The Sagawa/Hartevelt Feedback Loop
Everything you see
On the movie screen is tame
Everything's gonna be arranged
– Rolling Stones, ‘Too Much Blood’
The story of Issei Sagawa is one of pathological consumption – of flesh, but also of images – flickering simulacra of the Perfect Woman as filtered through Japanese media and a disturbed mind. Through the cyclic and fickle nature of media, an otherwise invisible man became an anti-hero, gaining a legacy as a proto otaku, living to this day in the outskirts of Tokyo and the margins of our cultural consciousness.
What the Japanese call Pari jinniku jiken or The Paris Human Flesh Incident – became the subject of Nowhereland, an installation work I created in 2009. Sagawa’s output has been prolific: he has penned memoirs and enjoyed a dubious celebrity in his native Japan, appearing as a public speaker, as a bit-part actor in pinku-eiga (pink film) pornos and even on TV cooking shows. He still fancies himself an artist and has churned out endless naïve canvases depicting less than empowering images of his objects of desire: women.
In 1981, 32 year-old Sagawa was spotted while dumping two suitcases in the Bois de Boulogne, a park in the 16th arrondissement of Paris. Inside the cases was the body of Renee Hartevelt, a Dutch beauty who’d captured Sagawa’s attention while they shared a class at the Sorbonne University. Sagawa had lured Hartevelt to his bedsit under the pretence of dinner and a language class. Thinking him benign, Hartevelt agreed and they struck up the beginnings of a platonic friendship. Unbeknownst to Hartevelt, the sociopath in Sagawa would interpret this as license to break three social taboos in one: murder, necrophilia and cannibalism.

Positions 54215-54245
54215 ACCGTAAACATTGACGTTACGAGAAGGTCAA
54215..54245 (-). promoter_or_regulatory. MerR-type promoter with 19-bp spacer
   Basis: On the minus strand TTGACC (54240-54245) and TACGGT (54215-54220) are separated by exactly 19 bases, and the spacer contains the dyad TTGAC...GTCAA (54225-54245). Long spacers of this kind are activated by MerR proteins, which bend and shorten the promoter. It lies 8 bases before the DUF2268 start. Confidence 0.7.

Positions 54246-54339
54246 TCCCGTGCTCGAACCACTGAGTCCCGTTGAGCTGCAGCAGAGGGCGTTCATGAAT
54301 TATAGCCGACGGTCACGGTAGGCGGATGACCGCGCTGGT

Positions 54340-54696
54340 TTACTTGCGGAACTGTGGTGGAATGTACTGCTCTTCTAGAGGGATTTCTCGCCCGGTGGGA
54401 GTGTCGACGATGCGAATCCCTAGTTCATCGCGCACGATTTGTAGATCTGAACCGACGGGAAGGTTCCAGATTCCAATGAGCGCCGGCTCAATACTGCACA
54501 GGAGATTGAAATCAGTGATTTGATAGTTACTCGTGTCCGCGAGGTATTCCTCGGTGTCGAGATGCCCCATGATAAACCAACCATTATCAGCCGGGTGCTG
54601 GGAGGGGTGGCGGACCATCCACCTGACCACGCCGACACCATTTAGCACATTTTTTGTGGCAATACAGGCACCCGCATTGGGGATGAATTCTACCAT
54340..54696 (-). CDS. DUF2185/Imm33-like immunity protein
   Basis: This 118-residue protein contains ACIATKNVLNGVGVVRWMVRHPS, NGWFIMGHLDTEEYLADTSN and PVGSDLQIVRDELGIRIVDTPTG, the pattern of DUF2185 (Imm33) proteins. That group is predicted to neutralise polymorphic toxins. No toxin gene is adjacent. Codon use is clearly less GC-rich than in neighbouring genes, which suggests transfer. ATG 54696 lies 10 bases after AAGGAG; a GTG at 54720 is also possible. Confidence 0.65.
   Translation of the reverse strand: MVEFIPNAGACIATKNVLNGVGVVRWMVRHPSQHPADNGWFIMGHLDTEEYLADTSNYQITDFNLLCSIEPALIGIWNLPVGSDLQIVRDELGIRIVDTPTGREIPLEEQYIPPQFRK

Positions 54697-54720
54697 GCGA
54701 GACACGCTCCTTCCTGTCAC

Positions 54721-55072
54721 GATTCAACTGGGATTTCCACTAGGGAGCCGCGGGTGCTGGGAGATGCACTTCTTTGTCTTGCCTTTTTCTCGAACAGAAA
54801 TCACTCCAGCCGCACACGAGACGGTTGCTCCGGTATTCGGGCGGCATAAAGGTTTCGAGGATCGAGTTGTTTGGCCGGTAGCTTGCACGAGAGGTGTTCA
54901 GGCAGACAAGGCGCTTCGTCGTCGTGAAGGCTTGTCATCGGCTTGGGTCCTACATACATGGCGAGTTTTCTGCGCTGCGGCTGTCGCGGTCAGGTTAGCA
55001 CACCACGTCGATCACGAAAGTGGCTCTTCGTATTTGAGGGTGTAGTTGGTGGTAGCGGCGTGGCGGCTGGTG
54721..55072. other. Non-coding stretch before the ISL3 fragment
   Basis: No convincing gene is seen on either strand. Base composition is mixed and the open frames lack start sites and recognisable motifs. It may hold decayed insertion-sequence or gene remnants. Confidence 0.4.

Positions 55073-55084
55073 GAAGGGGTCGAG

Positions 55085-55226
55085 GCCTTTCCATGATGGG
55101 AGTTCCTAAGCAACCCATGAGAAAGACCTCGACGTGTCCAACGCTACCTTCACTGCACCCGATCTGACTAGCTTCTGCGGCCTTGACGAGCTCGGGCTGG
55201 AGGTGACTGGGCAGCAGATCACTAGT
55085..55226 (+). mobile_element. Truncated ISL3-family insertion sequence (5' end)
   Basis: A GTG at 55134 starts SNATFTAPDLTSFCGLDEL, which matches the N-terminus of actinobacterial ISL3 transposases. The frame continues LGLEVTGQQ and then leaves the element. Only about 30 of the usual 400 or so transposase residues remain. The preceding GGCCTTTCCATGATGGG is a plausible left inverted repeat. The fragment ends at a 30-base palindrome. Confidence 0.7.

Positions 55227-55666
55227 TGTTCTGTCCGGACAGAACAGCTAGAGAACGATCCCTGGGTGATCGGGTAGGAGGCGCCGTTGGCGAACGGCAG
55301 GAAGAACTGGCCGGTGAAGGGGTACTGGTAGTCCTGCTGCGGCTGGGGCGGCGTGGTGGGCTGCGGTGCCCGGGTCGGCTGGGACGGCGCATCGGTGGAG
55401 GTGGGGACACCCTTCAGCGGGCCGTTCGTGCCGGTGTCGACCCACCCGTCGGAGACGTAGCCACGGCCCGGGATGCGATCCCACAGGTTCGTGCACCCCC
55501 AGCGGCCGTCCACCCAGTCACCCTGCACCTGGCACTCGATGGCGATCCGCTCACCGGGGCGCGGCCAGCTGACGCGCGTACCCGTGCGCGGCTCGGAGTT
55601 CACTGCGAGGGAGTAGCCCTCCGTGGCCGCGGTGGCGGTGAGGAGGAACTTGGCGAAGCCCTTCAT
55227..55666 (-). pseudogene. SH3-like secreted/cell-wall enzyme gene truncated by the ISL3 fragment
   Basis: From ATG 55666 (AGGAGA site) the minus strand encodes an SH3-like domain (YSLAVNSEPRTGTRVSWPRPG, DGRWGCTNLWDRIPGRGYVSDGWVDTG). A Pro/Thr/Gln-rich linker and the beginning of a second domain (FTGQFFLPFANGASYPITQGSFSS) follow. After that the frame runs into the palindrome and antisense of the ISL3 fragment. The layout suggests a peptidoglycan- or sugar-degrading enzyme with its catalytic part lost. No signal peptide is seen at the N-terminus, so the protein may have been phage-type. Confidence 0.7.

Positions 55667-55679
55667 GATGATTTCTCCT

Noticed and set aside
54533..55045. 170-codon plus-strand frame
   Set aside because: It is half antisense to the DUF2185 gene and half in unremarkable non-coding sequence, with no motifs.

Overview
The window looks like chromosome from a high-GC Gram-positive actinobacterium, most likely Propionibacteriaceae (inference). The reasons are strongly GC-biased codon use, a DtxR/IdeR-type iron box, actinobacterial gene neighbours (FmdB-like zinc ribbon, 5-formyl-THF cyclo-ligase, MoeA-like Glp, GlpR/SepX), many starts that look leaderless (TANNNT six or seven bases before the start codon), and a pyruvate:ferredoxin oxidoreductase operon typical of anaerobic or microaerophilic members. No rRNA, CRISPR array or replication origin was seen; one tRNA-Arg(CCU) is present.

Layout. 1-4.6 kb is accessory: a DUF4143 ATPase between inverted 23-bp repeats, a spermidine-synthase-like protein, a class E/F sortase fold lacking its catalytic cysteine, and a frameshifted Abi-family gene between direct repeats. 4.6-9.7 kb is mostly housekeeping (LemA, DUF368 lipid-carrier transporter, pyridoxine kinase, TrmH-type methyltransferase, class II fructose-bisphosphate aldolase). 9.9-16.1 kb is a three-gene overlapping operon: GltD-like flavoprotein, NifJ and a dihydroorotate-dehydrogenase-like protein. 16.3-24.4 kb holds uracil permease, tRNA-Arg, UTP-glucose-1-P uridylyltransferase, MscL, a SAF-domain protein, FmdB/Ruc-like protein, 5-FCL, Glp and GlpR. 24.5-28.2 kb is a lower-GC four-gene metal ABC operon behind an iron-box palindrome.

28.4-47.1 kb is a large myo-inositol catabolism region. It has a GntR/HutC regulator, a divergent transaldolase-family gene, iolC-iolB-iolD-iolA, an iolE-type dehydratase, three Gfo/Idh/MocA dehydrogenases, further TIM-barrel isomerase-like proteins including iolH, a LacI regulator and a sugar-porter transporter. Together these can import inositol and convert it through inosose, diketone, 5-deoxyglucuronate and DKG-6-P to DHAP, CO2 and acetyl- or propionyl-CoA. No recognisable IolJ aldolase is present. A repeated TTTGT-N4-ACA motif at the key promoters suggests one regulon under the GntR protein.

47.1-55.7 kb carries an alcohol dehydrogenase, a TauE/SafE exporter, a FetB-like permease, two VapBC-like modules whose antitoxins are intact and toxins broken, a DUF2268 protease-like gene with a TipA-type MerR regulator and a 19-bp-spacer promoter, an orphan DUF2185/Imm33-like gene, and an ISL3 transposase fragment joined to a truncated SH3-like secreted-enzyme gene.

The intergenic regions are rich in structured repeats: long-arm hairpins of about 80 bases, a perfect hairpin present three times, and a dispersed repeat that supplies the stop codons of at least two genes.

As friend and curator Emma McRae writes, “such a layered narrative has been constructed around Sagawa, partly by the man himself, that we cannot tell what’s real and what has been manufactured for mass consumption” .
Confounded by Sagawa’s crime and his parasitic relationship with the media, I wanted to interrogate themes of representation and power by using surveillance technology and on-camera performance in my work. Based on grainy police images of Sagawa’s cramped bedsit, Nowhereland comprised hyperreal plastic ‘replica foods’, dinky furniture, photos of Sagawa’s occidental ideal Jean Seberg as well as CCTV technology. Spy-cameras dotted the room, quietly capturing gallery visitors as they moved about the pink and red-themed installation, transmitting real-time imagery to black and white monitors that switched between my pre-recorded performances as both Sagawa and Hartevelt and the unwitting gallery goer. Surveillance was my attempt at collapsing time, truth, space, fiction, identity and the relationship between viewer and viewed. An ongoing preoccupation within my videos is the representation of Asian identities. Nowhereland was the uncomfortable flipside: exploring the objectification of women and the West in Japanese/eastern media. It is easy to objectify someone if they remain a foreigner, if we are unable to communicate with them. The switching monitors in Nowhereland and my performances as both players in the tragedy were a way of fracturing and the myth, giving the memory of Hartevelt and Sagawa’s objectified female subjects a semblance of the weight and physicality they deserve.
Eugenia Lim is a video and interdisciplinary artist based in Melbourne.